NR 2003-32
November 11, 2003

Contact: Ed Wilson
Mark Oldfield
Don Drysdale
(916) 323-1886


MAGALIA, Calif. – When Molly, a 4-year-old Australian shepherd mix, disappeared last April 15, Hildy Langewis was baffled. Running away was out of character for her dog.

“She had never jumped the fence before, except once to make sure a bear that had come around had gone away,” Langewis said. “I put out flyers and looked all around. It was a real mystery.”

Langewis never suspected that Molly was within 100 yards of her house – 50 feet down at the bottom of a nine-foot diameter mineshaft that Langewis had walked past countless times without ever noticing.

Fortunately, a neighbor who knew of the shaft, Tammie Shields, decided to show a friend the dangerous relic of a mine that ceased operations 70 years ago. Shields and Howard Farber shined a flashlight into the shaft and saw Molly. Farber and his son, Joshua, rescued the lucky pup on June 10. Molly had survived for eight weeks by drinking rainwater. She was healthy, but had lost 17 pounds – a third of her body weight.

“I don’t think a person would have survived that,” Langewis said. “It was deep, dark, cold and who knows what would have been crawling all over you. I didn’t even know the shaft was there. It was right off the path where I walk Molly, very close to my property line. Other people knew about it, but nobody ever reported it.”

Molly’s rescue is the story’s first happy ending. There is another. Upon hearing about Molly’s mishap, representatives of the Office of Mine Reclamation – part of the California Department of Conservation – contacted Langewis and the Paradise Irrigation District (PID), which owns the land. PID had placed orange plastic fencing around the shaft, and requested the assistance of the Office of Mine Reclamation to achieve a more enduring solution.

Today, the opening will be permanently sealed. OMR and PID have hired Frontier Environmental Solutions to install a foam plug, which will then be covered with dirt and vegetation. OMR has been cataloguing the tens of thousands of abandoned mines in the state since 1997 but only received funding to do remediation work last year.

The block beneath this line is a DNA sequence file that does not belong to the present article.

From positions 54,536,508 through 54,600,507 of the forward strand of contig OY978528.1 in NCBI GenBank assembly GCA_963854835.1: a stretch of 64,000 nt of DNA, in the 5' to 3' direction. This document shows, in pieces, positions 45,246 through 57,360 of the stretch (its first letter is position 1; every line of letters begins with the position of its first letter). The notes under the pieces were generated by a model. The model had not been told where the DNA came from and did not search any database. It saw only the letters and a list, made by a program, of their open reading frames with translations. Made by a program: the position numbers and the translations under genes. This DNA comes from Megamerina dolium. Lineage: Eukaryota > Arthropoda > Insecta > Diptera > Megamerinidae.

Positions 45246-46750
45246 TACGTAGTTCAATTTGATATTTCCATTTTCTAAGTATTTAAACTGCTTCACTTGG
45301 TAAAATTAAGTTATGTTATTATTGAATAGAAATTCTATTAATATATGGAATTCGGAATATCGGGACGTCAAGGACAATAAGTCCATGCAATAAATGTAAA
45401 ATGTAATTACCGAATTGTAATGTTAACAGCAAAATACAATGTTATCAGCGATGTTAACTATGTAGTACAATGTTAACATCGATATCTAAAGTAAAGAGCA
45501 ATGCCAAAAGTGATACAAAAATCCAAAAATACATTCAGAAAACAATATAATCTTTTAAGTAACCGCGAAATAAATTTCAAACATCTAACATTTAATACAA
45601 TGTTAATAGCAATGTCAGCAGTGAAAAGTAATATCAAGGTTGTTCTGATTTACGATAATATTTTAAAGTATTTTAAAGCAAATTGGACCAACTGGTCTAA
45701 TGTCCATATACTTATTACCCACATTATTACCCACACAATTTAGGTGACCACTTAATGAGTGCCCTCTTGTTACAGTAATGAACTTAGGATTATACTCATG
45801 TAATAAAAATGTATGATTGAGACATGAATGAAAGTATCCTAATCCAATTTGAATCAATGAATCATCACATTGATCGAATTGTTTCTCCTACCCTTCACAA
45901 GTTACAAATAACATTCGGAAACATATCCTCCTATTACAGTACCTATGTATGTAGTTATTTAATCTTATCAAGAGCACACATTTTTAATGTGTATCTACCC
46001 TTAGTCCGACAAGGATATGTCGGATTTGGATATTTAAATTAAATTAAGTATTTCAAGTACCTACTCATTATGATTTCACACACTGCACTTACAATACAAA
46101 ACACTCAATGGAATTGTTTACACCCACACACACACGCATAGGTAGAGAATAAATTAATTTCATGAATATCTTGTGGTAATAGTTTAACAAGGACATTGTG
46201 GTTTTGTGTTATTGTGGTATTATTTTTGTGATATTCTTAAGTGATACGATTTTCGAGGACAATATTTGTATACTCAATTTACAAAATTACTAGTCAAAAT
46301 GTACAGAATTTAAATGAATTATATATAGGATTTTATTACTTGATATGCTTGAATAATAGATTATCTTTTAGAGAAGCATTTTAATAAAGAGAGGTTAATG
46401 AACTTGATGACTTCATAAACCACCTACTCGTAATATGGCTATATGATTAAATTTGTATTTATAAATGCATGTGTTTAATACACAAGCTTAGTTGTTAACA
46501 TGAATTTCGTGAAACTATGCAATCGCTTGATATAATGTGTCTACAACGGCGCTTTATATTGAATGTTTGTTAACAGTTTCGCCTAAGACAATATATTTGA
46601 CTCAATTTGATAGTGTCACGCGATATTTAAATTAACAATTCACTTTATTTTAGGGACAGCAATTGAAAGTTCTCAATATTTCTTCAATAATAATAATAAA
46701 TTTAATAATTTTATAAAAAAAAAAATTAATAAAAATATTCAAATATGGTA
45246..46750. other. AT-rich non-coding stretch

“Abandoned mines have the potential to be a major public safety issue as the population pushes farther out into areas that were intensely mined during the Gold Rush era,” DOC Director Darryl Young said. “We’ve only recently gotten a realistic picture of how many dangerous old mines are out there, and, unfortunately, sometimes we don’t find out about them until there’s a tragedy. Not all encounters with old mines end as well as Molly’s did.”

In mid-October, Dale Cleveland, 45, of Gasquet died while off-roading in Altaville, a former mining community in the Smith River National Recreation area in Northern California. Cleveland drove his 1970 Toyota Land Cruiser into a 70-foot deep shaft. His son, Tyson, received moderate injuries.

In June of 2002, brothers Glenn and Nicholas Anderson from Orange County died exploring a flooded silver mine in the Cleveland National Forest in Southern California.

Near Grass Valley, a Bay Area family built its dream home over a mineshaft that had been covered with topsoil. The ground in front of the house collapsed, exposing a 30-foot deep pit below the home’s front steps.